This is my column for this month’s church newsletter:
Dr. Rodney Duke, my former college professor, was fond of saying, “My favorite thing about the book of Psalms is that these poets say things that would get you kicked out of church.” I think he’s right. Nowhere is this more apparent than in Psalm 88.
Many of the psalms are brutally honest about hard times and hard feelings in life, but most of them resolve with a statement of joy or praise at the end. The notable exception to this rule is Psalm 88. It ends with the chilling phrase, “darkness is my closest friend.”
The popular conception of spirituality in our culture is that it will make you into a happy, well-adjusted, and peaceful person. When many people hear the term “spirituality”, they picture someone sitting serenely in the lotus position, chanting “all shall be well” over and over again. Such a people are either lost in the exercise of “navel-gazing” or else wandering around with their heads in the clouds. Seeing them, one can understand why Karl Marx called religion “the opiate of the masses”.
True spirituality, as I have come to understand it, enables its practitioners to honestly face the darkness of life without reverting to fantasy as a crutch. It can ask God, with the author of Psalm 88, “Are your wonders known in the place of darkness, or your righteous deeds in the land of oblivion?” Such people don’t often think of themselves as particularly religious or spiritual, yet their authenticity speaks for itself. They are in a privileged position to discover, with the author of Psalm 51, that God has little to no interest in those who go through the motions of religion in order to “look spiritual” to others. In fact, God has little interest in religion itself. Psalm 51 says, “You do not delight in sacrifice or I would bring it; you do not take pleasure in burnt offerings. My sacrifice, O God, is a broken spirit; a broken and contrite heart you, O God, will not despise.”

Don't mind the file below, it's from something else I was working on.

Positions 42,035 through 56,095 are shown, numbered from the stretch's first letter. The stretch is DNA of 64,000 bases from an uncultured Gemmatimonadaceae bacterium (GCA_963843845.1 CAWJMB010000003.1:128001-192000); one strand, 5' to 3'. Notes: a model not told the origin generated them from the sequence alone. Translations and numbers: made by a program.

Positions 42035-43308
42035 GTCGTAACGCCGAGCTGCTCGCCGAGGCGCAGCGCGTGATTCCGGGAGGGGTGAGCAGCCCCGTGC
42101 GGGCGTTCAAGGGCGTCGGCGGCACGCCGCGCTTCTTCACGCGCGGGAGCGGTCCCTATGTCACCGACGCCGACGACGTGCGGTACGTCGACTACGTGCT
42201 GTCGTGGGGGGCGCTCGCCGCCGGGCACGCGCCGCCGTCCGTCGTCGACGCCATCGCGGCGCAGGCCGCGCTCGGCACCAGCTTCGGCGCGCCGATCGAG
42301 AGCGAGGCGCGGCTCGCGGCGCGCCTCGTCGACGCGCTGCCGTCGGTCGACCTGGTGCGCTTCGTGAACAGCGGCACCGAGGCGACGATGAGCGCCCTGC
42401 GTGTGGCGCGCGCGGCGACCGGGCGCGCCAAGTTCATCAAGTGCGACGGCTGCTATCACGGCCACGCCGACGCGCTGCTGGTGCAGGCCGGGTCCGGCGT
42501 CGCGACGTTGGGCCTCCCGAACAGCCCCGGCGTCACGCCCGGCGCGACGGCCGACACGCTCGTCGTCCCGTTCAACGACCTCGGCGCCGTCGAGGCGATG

Those broken souls who often feel (or appear to be) farthest from the life of religion are often the ones who are most ready to be honest about themselves. If the ministry of Jesus taught us anything, it is that these broken hearts are welcomed by God. When we finally get real enough to say, “darkness is my closest friend”, we put ourselves in a position to find the presence of our Eternal Friend within the darkness itself. Only then do we begin to see a way out. Only then are we ready to hear the answer to the question, “Are your wonders known in the place of darkness, or your righteous deeds in the land of oblivion?”
I dare to posit that, in such a moment, an inaudible voice whispers back to us through that darkness: “Yes.”